It is an interesting, but sobering fact that a sizable percentage of Westside Remodeling’s annual income comes from fixing failed work done by others. As an example, we once fixed a problem where another contractor installed a sliding glass door without a header—believe it or not.

In another instance, we made a shocking discovery while working on a kitchen remodel. The homeowners were completely unaware that, in order to relocate a drain line for the kitchen sink, the previous contractor had cut away all the support studs for the wall. The only thing holding up the house was the stucco!

My most unforgettable situation involved a woman who told us Westside came highly recommended, but she decided to use another remodeler. He had given her a lower price, and by using his services she could afford to remodel her master bath in addition. Six months later, she called us in tears, “Would you come out and look at this disaster!” Nothing in her house was completed; a giant pile of debris stretched from the front entrance through the living room; boxes of plumbing fixtures with missing parts were stacked one on top of the other. Before the framing was completed, the remodeler had been installing cabinets just so he could get another check. He never pulled any permits. He did this to several people and then left the country. Westside agreed to take the job, which involved cleaning up the mess and tearing out the shoddy workmanship. The homeowner ended up paying us more than our original bid.

When it comes time for your remodeling project, you don’t want to worry that someday you’ll be telling your own personal remodeling horror story. From the very beginning, you want assurance that your contractor will do things right the first time and stand behind their work should something go wrong. The National Association of the Remodeling Industry (NARI) has a list of questions on their website that you should ask of potential contractors.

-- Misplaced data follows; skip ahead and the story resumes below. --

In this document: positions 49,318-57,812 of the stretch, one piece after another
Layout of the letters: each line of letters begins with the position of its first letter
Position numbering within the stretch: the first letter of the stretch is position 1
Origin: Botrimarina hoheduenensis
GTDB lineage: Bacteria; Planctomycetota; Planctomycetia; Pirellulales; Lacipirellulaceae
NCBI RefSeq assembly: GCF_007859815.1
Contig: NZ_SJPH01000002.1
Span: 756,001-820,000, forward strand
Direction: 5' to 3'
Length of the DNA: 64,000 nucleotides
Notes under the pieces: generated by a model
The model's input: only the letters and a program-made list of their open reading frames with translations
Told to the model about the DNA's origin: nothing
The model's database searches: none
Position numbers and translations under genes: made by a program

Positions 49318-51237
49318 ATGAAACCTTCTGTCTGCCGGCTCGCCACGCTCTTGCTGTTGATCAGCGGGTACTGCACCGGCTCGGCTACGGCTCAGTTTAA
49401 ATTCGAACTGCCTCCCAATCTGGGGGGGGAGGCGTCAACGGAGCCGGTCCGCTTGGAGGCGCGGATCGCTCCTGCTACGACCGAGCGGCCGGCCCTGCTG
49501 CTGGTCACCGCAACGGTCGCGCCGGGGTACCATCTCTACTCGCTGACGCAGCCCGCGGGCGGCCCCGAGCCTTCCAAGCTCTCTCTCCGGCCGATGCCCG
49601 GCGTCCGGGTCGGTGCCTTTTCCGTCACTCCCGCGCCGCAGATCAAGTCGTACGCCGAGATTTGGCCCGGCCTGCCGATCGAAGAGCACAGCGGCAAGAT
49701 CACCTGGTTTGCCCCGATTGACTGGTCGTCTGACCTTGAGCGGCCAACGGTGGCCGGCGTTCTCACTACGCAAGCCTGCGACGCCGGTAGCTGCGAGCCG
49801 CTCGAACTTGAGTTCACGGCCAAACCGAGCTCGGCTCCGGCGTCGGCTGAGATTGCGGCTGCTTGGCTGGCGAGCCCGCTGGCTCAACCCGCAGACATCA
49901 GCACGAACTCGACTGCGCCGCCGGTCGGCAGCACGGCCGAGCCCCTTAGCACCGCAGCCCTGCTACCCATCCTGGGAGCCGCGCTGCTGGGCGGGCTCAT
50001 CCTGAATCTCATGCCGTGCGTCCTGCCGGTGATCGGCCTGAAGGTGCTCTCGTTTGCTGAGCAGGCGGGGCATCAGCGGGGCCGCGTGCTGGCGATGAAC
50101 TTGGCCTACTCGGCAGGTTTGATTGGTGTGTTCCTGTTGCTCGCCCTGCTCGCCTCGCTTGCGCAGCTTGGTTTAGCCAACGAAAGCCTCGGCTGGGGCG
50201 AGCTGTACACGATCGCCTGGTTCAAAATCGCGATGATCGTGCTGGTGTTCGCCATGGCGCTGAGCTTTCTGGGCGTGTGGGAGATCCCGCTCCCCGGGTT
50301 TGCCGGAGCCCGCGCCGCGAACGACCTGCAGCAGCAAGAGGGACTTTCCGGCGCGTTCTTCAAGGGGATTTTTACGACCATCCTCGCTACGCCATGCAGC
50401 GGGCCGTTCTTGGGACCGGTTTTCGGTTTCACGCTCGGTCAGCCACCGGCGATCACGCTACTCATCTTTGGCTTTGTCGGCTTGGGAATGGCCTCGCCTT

We also recommend that you do the following before hiring:
• Visit the Contractor State Licensing Board to check on the state of the remodeler’s license. Make sure the license is active and valid.
• Check for workman’s compensation insurance.
• Check for liability insurance. Ask the contractor to show you his insurance certificate and look to see that it’s up to date.
• Ask for references, and go look at the finished work. Pay special attention to how the details are handled where different materials intersect—for example, where a tile floor meets a cabinet.
• Know if you will have an on-site supervisor or if the job will be run from an office. Westside uses the Lead Carpenter system, for example.
• Understand how the contractor facilitates communication between the various trades.
• Ask if he gives a guaranteed completion date and lifetime warranty on workmanship
• It is helpful if the contractor is local, so you know he will be there for you, if you have needs.

Remember this: quality and service come at a higher initial price. Low-ball bids are invariably the result of corner-cutting. Choose your contractor with care, and you will save money down the road by avoiding expensive and invasive repairs in the future.

Just like you, I’m also amazed at how much things cost nowadays. The only thing that costs more is when you have to do it again!

Bob Sturgeon


On Key

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